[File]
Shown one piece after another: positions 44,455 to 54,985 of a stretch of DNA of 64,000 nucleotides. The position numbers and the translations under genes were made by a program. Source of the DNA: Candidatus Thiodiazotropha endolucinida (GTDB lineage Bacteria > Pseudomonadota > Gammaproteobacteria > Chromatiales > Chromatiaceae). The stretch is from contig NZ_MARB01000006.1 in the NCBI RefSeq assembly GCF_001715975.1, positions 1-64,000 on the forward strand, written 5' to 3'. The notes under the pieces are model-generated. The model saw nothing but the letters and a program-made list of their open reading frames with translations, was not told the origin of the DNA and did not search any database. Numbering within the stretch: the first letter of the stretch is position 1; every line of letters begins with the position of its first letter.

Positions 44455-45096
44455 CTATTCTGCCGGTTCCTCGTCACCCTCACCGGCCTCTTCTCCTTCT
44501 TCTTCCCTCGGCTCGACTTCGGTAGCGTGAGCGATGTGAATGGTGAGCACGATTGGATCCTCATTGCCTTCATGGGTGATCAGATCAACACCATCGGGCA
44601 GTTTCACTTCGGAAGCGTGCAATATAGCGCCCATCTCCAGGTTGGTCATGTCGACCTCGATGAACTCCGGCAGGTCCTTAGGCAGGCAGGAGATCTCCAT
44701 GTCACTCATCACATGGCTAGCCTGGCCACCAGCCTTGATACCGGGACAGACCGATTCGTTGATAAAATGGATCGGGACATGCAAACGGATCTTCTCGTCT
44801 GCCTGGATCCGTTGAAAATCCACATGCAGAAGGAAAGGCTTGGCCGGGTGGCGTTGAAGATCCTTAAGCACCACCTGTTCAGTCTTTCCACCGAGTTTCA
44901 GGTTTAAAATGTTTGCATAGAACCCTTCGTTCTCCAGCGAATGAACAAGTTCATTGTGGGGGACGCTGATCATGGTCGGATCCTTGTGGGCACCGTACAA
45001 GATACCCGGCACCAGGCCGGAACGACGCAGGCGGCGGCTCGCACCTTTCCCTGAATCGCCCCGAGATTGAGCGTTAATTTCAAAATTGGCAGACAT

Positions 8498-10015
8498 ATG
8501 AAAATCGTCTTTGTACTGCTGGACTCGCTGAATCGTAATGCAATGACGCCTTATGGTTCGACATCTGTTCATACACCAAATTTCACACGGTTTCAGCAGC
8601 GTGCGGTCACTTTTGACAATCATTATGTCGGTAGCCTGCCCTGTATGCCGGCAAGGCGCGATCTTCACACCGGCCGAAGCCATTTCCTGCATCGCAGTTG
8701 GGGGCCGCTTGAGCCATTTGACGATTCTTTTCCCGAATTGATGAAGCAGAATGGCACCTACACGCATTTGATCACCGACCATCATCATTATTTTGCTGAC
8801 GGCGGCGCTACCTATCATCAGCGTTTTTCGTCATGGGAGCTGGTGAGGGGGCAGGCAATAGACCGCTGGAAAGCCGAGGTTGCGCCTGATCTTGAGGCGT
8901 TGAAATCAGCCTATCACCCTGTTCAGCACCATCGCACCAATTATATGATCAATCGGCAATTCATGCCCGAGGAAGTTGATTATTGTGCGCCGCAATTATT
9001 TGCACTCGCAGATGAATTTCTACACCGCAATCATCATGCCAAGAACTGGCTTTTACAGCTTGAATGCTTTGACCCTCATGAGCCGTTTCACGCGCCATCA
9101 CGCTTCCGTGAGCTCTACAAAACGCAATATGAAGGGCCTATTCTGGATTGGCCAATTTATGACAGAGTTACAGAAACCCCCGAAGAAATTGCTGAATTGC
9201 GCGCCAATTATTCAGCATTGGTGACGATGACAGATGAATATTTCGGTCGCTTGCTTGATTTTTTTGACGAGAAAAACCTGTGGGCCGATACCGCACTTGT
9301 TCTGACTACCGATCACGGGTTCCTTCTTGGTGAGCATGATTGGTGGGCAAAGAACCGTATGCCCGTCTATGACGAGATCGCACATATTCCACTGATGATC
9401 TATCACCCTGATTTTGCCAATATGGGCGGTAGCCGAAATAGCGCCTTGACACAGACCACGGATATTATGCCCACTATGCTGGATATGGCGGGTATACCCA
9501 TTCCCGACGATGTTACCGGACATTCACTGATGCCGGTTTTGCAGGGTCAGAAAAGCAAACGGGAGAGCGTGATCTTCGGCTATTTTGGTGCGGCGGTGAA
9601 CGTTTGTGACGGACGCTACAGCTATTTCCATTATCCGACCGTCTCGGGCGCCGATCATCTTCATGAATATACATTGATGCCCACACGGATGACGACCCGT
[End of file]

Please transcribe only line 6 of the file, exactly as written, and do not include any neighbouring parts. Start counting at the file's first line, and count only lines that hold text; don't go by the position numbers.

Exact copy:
44701 GTCACTCATCACATGGCTAGCCTGGCCACCAGCCTTGATACCGGGACAGACCGATTCGTTGATAAAATGGATCGGGACATGCAAACGGATCTTCTCGTCT